K-Nearest Neighbors Classifier
К-Nearest Neighbors is an algorithm for supervised learning, where the data is “trained” with data points corresponding to their classification. Once a point is to be predicted, it considers the “K” nearest points to it to determine its classification. The typical dataset of this type of algorithm is made up of several descriptive attributes and a single objective attribute (also called class).
In our problem, we are going to show how it is applied on the Turnover. Its probability distribution function was depicted in Figure 9.1a. The goal is to build a classifier to be able to predict the class of unknown cases. To do this, we select a specific type of classifier, which is called К-Nearest Neighbors. From the set of available data, we arrange them in the following way:
- • Train set: 1,036 couples of values, with К = 6.
- • Test set: 260 couples of values, with К = 6.
- • Train set accuracy: 0.28667953667953666.
- • Test set accuracy: 0.05384615384615385.
"Die result of the algorithm for classification draws that the best accuracy is 0.07307692307692308, which is obtained with К = 2.
Decision Trees are a non-parametric supervised learning method used for classification and regression. The objective is to create a model that predicts the value of an objective variable by learning simple decision rules inferred from the characteristics of the data.
For example, decision trees learning from the data can approximate a sinusoidal curve with a set of if-then-else decision rules. The deeper the tree is, the more complex the decision rules will be and the more appropriate the model will be.
The decision trees have a first node called root (root), and then the other input attributes are broken down into two branches (they could be more, but we will not get into that now) posing a condition that may be true or false. Each node is forked in two, and they are subdivided again until they reach the leaves that are the final nodes and that are equivalent to answers to the solution: Yes/No, Buy/Sell, or whatever we are classifying.
Some of the advantages of decision trees are as follows:
- • Easy to understand and interpret. Trees can be visualized.
- • They require little data preparation. Other techniques often require data normalization, the creation of dummy variables, and the elimination of blank values. Note, however, that this module does not support the missing values.
- • The cost of using the tree (i.e., predicting data) is logarithmic in the number of data points used to train the tree.
- • Able to handle numerical and categorical data. Other techniques are usually specialized in the analysis of datasets that only have one type of variable.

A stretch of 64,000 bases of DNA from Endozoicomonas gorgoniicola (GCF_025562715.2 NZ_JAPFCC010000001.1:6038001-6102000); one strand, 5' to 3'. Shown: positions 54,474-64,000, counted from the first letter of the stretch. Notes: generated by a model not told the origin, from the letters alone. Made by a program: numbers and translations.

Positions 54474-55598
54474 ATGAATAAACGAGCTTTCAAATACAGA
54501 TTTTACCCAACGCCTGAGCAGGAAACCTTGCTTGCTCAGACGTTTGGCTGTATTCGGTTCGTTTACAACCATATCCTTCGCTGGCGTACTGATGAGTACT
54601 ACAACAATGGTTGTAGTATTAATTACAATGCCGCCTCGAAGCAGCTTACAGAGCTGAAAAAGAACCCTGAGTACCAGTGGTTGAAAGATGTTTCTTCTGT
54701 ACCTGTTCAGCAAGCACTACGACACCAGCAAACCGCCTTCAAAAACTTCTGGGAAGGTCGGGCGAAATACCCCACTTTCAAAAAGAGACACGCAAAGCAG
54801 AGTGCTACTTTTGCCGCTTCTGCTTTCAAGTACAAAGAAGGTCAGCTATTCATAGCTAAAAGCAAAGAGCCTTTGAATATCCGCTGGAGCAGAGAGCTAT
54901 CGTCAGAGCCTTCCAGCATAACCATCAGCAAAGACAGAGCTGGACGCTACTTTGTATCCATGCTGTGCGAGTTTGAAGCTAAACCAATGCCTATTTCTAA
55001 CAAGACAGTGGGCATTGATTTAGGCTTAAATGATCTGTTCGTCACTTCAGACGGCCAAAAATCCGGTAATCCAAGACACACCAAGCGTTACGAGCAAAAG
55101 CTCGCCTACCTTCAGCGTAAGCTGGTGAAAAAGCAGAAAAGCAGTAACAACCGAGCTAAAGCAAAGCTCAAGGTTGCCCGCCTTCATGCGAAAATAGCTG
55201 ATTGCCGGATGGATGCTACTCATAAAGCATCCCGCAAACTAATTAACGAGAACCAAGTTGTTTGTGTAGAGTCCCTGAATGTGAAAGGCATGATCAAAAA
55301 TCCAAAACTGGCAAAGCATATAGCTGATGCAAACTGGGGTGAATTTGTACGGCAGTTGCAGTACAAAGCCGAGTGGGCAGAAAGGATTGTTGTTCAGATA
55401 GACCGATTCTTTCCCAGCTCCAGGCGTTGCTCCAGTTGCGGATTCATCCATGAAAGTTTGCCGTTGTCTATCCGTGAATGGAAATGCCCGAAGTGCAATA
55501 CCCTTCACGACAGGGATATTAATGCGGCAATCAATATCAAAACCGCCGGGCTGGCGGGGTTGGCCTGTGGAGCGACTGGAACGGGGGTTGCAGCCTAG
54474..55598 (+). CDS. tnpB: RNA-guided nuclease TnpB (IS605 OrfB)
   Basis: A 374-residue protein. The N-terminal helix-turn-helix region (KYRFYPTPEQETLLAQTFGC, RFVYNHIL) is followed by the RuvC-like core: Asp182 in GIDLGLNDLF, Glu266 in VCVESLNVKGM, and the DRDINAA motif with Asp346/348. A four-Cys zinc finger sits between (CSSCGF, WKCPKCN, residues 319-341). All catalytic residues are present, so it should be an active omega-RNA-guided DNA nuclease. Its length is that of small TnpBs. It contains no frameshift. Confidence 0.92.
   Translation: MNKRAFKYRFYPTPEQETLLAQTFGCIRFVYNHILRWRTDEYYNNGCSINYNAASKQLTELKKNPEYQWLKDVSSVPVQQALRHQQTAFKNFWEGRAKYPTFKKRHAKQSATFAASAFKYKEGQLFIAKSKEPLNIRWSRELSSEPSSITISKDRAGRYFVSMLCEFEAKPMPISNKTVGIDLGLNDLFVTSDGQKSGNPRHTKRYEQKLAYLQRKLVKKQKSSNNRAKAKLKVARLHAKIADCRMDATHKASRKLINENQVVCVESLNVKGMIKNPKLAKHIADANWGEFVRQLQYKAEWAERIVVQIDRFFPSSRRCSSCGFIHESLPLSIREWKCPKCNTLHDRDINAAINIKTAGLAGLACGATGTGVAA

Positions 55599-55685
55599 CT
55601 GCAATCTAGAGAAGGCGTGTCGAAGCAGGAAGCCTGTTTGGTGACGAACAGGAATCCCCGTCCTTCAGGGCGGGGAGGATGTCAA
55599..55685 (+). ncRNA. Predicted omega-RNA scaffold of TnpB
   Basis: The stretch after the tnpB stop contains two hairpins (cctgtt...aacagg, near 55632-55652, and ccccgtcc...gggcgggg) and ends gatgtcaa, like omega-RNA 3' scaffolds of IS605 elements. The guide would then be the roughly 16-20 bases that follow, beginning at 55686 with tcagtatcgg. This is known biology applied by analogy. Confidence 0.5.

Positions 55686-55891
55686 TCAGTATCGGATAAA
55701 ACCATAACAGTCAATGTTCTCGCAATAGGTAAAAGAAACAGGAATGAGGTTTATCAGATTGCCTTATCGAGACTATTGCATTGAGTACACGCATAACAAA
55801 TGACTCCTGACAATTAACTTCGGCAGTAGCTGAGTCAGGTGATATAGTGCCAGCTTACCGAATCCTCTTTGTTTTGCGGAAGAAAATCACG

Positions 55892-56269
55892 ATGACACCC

- • Able to handle multiple exit problems.
- • Use a white box model. If a given situation is observable in a model, the explanation of the condition is easily explained by Boolean logic. On the contrary, in a black box model (e.g., in an artificial neural network), the results may be more difficult to interpret.
- • Possibility of validating a model through statistical tests. This allows to account for the reliability of the model.
- • It works well even if your assumptions are somewhat violated by the true model from which the data was generated.
Disadvantages of decision trees include the following:
- • Parameters in the decision tree can create too complex trees that do not generalize the data well. This is called over- equipment. Mechanisms such as pruning (not currently supported), setting the minimum number of samples required in a leaf knot, or setting the maximum depth of the tree are necessary to avoid this problem.
- • Decision trees can be unstable because small variations in the data can result in the generation of a completely different tree. This problem is mitigated by using decision trees within a set.
- • The problem of learning an optimal decision tree is known to be nondeterministic polynomial (NP)-complete under various aspects of optimization and even for simple concepts. Consequently, the practical learning algorithms of the decision tree are based on heuristic algorithms such as the greedy algorithm, in which optimal decisions are made at the local level at each node. Such algorithms cannot guarantee that they return the globally optimal decision tree. This can be mitigated by training multiple trees in a group of students, where characteristics and samples are randomly sampled with replacement.
- • There are concepts that are difficult to learn because decision trees do not express them easily, such as OR exclusive (XOR), parity, or multiplexer problems.